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Lifetime honour for key ASOC figure

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Years of service to the financial industry in Canada have been marked with a lifetime achievement award for John Solursh, the first chair of the Actuarial Standards Oversight Council.

Mr. Solursh received the 2010 Benefits Canada Award at the fourth annual Benefits Canada Awards Gala for his work on pension law, contributing to landmark cases that have affected thousands of Canadians, and writing and speaking around the world.

The 65-year-old—the only lawyer to sit on the ASOC—said: "It’s a great personal honour. But it’s due in large part to the people I have worked with, who are so bright and pleasant to work alongside in an area of social and economic importance."


Mr. Solursh, who graduated with the gold medal from the University of Toronto and was called to the bar in 1970, has risen to become a partner emeritus at Blake, Cassels & Graydon in Toronto, but is also Chair of the Financial Services Commission of Ontario (FSCO) and the Financial Services Tribunal. He has held numerous other key positions, including serving as Chair of the Canadian Bar Association (Ontario) Pension and Benefits Section’s executive, a member of the International Pension and Employee Benefits Lawyers Association’s executive, and an instructor in the Ontario bar admissions course. He is cited in The Best Lawyers in Canada 2010, Canadian Who’s Who and Guide to the World’s Leading Labour and Employment Lawyers, among other publications.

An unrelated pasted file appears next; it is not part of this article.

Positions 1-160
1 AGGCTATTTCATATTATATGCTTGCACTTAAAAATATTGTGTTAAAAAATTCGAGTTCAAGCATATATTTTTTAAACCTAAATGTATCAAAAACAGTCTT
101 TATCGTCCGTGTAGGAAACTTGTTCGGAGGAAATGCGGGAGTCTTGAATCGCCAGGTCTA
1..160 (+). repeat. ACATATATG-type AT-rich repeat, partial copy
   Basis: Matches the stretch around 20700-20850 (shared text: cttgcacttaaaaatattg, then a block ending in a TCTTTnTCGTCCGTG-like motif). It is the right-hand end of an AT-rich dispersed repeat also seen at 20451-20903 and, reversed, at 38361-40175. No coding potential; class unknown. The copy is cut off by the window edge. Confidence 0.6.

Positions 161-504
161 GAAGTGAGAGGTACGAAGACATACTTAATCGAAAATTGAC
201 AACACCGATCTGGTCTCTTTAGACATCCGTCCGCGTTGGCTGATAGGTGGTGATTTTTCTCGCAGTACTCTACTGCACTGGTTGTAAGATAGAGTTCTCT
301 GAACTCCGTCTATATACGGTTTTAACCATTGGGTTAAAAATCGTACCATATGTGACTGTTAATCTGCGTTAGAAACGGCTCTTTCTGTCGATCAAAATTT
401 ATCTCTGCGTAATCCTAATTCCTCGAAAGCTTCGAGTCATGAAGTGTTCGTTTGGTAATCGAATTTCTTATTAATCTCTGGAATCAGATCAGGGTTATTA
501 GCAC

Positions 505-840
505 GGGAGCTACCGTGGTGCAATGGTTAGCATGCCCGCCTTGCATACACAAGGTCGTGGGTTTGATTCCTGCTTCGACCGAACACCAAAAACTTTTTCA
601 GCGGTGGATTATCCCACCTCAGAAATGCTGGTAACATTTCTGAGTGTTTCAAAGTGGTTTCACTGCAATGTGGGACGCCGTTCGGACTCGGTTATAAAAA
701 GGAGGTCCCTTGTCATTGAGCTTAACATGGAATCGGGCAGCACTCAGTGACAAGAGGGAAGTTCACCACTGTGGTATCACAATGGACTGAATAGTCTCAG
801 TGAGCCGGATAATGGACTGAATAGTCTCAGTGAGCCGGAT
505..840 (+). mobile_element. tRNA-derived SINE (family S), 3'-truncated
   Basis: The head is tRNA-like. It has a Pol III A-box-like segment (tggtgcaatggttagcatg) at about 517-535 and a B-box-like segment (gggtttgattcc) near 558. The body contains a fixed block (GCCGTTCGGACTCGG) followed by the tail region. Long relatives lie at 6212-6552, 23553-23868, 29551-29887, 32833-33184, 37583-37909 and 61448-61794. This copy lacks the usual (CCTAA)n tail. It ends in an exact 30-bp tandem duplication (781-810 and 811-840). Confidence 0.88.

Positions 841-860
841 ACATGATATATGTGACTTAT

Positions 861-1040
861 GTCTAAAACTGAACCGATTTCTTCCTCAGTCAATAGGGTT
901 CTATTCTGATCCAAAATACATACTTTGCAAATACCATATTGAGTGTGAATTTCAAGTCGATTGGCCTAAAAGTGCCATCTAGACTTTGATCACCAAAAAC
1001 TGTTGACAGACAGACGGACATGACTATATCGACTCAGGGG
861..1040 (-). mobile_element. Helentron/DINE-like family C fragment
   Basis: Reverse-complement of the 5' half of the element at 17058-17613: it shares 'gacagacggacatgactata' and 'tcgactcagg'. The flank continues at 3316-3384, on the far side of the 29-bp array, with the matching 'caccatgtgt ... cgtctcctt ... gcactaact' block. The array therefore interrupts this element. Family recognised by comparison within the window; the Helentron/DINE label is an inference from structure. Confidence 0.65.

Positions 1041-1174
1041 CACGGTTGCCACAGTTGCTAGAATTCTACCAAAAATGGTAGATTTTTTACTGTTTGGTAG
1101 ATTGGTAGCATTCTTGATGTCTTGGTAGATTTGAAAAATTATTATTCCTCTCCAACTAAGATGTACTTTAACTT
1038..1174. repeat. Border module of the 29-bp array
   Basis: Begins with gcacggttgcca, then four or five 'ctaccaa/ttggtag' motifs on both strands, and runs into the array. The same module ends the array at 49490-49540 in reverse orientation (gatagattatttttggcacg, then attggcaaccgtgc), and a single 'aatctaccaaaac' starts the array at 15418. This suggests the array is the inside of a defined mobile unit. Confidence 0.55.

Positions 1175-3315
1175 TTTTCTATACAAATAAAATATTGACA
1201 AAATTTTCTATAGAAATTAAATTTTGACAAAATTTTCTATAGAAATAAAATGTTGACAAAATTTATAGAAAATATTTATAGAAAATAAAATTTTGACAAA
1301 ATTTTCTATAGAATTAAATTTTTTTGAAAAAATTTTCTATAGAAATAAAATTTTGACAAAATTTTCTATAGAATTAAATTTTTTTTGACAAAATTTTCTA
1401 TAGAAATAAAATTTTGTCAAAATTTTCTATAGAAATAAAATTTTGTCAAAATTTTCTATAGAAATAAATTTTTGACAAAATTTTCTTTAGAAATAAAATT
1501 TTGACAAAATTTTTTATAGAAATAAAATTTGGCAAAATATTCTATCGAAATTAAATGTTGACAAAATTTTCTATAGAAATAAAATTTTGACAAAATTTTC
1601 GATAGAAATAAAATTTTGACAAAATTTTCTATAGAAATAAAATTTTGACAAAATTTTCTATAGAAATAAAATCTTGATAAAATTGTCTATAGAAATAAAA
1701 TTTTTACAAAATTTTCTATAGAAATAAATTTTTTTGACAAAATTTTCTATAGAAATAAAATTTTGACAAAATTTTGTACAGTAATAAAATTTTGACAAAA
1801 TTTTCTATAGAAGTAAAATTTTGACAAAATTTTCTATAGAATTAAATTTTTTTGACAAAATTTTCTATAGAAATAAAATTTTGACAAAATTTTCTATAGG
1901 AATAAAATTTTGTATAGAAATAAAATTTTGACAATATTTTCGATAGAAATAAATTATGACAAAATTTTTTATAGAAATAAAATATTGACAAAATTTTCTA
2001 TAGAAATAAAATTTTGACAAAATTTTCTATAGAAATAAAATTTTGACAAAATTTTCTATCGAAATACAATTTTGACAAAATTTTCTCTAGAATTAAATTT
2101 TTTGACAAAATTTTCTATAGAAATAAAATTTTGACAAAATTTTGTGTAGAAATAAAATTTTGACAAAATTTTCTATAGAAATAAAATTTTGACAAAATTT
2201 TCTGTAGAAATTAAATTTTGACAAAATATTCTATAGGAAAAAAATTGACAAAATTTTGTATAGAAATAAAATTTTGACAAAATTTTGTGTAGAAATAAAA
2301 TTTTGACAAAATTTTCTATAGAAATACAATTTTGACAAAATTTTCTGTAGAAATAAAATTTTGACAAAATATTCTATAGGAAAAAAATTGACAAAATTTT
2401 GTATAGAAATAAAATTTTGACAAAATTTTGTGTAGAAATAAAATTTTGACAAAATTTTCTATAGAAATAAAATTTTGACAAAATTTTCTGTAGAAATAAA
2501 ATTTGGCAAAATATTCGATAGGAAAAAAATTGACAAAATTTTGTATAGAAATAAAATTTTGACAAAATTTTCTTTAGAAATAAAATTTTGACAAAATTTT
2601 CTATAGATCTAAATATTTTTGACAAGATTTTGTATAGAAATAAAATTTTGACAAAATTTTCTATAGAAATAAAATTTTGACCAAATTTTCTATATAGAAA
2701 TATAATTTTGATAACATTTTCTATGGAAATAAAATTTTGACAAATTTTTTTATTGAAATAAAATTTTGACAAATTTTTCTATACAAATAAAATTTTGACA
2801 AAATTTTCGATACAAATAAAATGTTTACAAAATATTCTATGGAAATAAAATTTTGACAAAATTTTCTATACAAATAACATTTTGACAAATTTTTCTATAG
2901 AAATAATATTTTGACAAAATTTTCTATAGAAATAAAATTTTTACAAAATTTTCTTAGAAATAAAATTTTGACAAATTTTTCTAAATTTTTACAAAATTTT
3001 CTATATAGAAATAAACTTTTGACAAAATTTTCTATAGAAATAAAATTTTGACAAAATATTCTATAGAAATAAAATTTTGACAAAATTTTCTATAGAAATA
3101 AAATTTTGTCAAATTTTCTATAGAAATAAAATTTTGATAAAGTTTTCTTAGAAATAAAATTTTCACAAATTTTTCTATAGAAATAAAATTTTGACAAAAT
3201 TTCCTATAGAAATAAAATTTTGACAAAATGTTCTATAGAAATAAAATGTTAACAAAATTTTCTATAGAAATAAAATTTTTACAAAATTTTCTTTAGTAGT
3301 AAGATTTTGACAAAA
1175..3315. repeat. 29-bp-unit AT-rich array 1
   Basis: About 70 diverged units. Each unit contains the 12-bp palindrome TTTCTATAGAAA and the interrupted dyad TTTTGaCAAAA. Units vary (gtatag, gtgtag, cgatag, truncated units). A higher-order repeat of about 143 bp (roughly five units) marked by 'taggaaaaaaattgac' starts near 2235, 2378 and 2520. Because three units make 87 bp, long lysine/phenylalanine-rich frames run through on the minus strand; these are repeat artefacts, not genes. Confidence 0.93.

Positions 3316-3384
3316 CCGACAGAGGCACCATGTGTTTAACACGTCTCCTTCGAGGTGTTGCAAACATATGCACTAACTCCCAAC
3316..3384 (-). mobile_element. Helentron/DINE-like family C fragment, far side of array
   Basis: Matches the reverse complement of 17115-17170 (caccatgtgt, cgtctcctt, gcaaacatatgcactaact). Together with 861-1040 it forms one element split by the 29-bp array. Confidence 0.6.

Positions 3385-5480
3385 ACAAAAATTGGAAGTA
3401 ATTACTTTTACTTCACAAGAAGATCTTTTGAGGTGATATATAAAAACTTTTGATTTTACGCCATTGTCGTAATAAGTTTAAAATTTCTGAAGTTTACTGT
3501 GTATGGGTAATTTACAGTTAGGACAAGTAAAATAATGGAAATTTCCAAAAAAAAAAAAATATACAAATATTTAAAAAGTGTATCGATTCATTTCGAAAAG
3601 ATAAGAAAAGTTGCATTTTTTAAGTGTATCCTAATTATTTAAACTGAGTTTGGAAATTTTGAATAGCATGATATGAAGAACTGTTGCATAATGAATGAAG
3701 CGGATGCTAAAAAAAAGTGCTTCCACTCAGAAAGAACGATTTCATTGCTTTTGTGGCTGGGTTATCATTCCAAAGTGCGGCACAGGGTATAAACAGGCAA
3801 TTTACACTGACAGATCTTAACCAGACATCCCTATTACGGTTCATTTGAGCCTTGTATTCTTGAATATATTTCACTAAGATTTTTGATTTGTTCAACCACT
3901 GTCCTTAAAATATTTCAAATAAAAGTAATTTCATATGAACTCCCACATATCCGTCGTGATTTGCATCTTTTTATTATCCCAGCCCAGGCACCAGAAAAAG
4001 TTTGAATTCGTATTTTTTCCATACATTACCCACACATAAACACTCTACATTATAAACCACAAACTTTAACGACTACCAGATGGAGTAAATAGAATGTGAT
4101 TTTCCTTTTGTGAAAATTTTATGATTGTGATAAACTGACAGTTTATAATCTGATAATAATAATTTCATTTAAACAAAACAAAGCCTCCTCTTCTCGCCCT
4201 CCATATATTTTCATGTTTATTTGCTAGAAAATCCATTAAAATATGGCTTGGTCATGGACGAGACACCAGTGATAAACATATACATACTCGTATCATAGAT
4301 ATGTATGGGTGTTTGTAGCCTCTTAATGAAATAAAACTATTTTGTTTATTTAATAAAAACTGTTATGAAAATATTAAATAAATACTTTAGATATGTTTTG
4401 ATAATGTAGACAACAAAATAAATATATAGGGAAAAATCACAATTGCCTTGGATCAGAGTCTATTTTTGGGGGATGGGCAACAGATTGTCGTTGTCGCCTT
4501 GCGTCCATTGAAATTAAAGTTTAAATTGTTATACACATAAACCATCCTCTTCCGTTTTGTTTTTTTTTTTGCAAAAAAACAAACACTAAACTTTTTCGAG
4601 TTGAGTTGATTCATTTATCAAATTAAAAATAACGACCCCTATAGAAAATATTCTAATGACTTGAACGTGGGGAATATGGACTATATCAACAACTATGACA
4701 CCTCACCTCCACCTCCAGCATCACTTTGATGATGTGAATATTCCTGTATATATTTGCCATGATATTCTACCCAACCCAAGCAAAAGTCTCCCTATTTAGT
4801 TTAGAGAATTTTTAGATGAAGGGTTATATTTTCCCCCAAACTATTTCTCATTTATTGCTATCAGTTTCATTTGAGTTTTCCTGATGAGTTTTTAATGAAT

Although he says he is largely retired from his law practice, Mr. Solursh is still very active with the ASOC and FSCO, and he warns that the retirement area will be a challenging one for Canadian financial professionals: "It is important that the public and private sectors keep working hard on solutions in the public interest. The actuarial profession in particular has made a terrific contribution to the discussion. I enjoy participating in the process.


"The ASOC, utilizing the diverse backgrounds and areas of experience of its members, has made substantial progress since it was established to provide oversight to the ASB. We strongly support the timely and thorough review and development of actuarial standards and have been concerned that the members of the ASB, who devote considerable time and effort as volunteers, have access to adequate resources including research to fulfil their public interest mandate. We are very appreciative of the responsiveness of the CIA."


Mr. Solursh, a father of three who has been married since 1966, said he would miss working with such interesting people. He added: "Those of us involved as non-actuaries in the pension and benefits field make the occasional joke about actuaries—not to deny that there are far more lawyer jokes—but they always challenge you intellectually. This has been a fun part of the practice."

 

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